tbw,OK, I get it. You are successful and want a HOME. Should prices fall to meet your needs or your salary increase? How much further would be appropriate (for either)?
Va_Investor,My point was that the various condos will have bottomed when it makes sense for an investor to buy there. So when PITI + condo fee = what you can get in rent. If they have then what you have found might be a good deal as rents are probably going up in Reston over the next five years (they might dip in 2009-10 but I think they will certainly be up by 2014).I think by 2013, 80% of the units in condo buildings in or around Reston Town Center (and Ballston-Rosslyn, Pentagon City-Crystal City, and so on) will be investor owned to be rented out. The condo buildings will remove investor caps and some condos may even become apartment buildings.
Va_Investor,There are plenty of SFHs in areas I like that I could buy now. I don't need prices to fall further but as they fall further I can get a bigger home or nicer neighborhood. I've been right so far in waiting and I believe I will continue to be right in waiting. When prices have bottomed I will buy. My current guess is 2012 but it might come quicker than that.Why buy a hamburger now when I can have kobe beef in three years? And if I can only have steak in three years I'm fine settling for steak.You have the wrong attitude about us. We are not entitled. We just believe (quite correctly for the past four years I might add) that prices are going down. I have long admitted that since 2008 or so many homes in foreclosurevilles bottomed and maybe even overcorrected. I remain confident that Oakton, Vienna, Fairfax SFH are still going down in price. The Fairfax County Manager agrees with me. So too does the County Board. No one is predicting home assessments to go up next year.
TBW, I definitely agree with your main points, that most people do not want to live for long periods in condos. I've known a few people in all age ranges who do - but they are living in 3 BR condos in very nicely maintained buildings with good amenities, in a good location, etc. Definitely not the 1 BR starter home that some people think of when thinking "condo." And you are right that in implying that the "SFH" name is really a misnomer. Many people who do not have children and may not have or want partners want a detached home with a yard for the reasons you give. They may also want a sense of neighborhood that they may not be able to get in downtown condos.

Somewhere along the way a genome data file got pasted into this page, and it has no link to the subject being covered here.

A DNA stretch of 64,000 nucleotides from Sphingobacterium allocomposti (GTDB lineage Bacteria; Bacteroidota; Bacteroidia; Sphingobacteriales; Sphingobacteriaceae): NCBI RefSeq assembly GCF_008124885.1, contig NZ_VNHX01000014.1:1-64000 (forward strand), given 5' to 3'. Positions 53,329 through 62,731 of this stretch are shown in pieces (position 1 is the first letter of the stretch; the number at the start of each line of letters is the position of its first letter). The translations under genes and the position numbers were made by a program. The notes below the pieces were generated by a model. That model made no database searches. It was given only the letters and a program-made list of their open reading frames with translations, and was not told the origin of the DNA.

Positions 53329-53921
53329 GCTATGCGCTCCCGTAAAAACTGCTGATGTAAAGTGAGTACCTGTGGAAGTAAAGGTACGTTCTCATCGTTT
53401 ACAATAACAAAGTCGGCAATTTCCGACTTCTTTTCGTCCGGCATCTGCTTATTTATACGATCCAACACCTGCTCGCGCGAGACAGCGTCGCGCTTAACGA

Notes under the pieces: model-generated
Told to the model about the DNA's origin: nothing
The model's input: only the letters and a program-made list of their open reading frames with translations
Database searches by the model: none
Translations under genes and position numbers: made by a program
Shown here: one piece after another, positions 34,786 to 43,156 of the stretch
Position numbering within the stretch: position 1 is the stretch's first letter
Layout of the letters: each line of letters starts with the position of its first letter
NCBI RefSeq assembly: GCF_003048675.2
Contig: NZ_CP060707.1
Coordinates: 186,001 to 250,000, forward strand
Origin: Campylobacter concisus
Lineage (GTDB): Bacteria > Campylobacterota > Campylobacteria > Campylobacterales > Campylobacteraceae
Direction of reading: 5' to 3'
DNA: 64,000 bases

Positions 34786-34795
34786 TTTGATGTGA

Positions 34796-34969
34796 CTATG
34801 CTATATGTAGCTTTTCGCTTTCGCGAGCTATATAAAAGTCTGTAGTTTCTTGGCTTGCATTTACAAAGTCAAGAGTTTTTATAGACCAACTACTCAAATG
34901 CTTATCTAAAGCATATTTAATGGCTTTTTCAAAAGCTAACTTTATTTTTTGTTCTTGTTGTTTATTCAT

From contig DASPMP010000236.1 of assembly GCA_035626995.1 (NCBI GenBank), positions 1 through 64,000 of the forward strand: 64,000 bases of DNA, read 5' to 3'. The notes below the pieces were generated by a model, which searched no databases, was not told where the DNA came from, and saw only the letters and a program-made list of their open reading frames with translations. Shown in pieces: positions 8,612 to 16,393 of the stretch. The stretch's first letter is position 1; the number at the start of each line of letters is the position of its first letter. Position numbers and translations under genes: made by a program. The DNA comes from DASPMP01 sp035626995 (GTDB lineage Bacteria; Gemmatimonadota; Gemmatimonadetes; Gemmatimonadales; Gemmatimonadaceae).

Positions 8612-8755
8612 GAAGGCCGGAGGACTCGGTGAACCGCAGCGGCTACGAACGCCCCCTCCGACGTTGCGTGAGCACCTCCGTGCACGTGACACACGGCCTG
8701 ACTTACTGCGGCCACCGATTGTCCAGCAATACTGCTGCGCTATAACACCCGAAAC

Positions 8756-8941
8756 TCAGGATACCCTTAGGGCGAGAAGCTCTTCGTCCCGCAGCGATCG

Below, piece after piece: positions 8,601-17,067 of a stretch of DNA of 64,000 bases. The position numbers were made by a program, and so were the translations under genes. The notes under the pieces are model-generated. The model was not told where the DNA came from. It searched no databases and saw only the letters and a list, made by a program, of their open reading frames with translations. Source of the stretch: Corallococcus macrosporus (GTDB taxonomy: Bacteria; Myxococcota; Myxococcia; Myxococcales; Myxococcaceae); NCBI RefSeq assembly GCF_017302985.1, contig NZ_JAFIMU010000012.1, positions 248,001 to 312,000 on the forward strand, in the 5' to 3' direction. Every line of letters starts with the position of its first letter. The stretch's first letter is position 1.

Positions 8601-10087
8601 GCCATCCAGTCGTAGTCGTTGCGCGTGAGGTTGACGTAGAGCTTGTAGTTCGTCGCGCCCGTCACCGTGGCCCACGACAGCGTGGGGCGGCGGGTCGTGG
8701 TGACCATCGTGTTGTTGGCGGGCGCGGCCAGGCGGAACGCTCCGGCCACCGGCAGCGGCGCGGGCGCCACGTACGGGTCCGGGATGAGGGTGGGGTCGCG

"kobe" steak? Hmmm...expensive taste. I'm having some wings tonight!
tbw,What are you basing your theory that 80% of condos will become rentals and some will be converted to apartments on? Do you have some hard evidence to back this up?
Quick thought - in reference to home mentioned above: 35 year TH in suburbs selling at over 320k is a clear sign that bubble has not burst yet in NoVA - not even close. By the way, this was sold for 190k in 2001.When the tax credit and summer euphoria ends, we will see the reality. My 2 cents...
TBW: Do you think older condo buildings like mine in Rosslyn with 400 plus units and now less than 30% investors will also go to 80% investors or just the newer buildings in the orange line corridor? How do you think Fannie, Freddie or FHA will handle the owner-occupied requirements for financing? How will the Commonwealth change its laws for condos? Do you think blocks of investors will buy the units or individual investors? I am on the board of our condo and this is something we might have to address
tbw,There's an old saying, wealth doesn't stand 3 generations. My parents got their down payment for their first house when my dad's father died and his mom dispersed $20k to her two kids. My oldest sister, the land was a gift from her father in law, my middle sister the $60k downpayment was an inheritance from my sister-in-law's grandmother. We're not getting any help but my parents paid for half of my college tuition, and we don't need it, so I'm not asking for it.Yes, inheritance goes to the spouse first and the kids second, but my family doesn't live as long as most. But I would hazard that most middle class families, especially if they got monetary help from their own parents, will try to do the same for their kids. But yes, every family has its own micro-culture for what constitutes help.
sweet mellissa,Thanks for following me over here. Best of luck. Congrats on the new job! I'm sorry you didn't get to enjoy the finished product, it really looks great. Your agent is a lucky person, that place sells itself.
Virginia unemployment:June 7.2July 6.9August 6.5TBW, you said you thought VA unemployment would top out at 8-9%. Given that unemployment appears to have turned, do you still believe that?
The rich get richer. Let's hope Tim Kaine didn't give away the farm on this one, because my guess is that it would've happened anyway.
Robert - responses in today's post.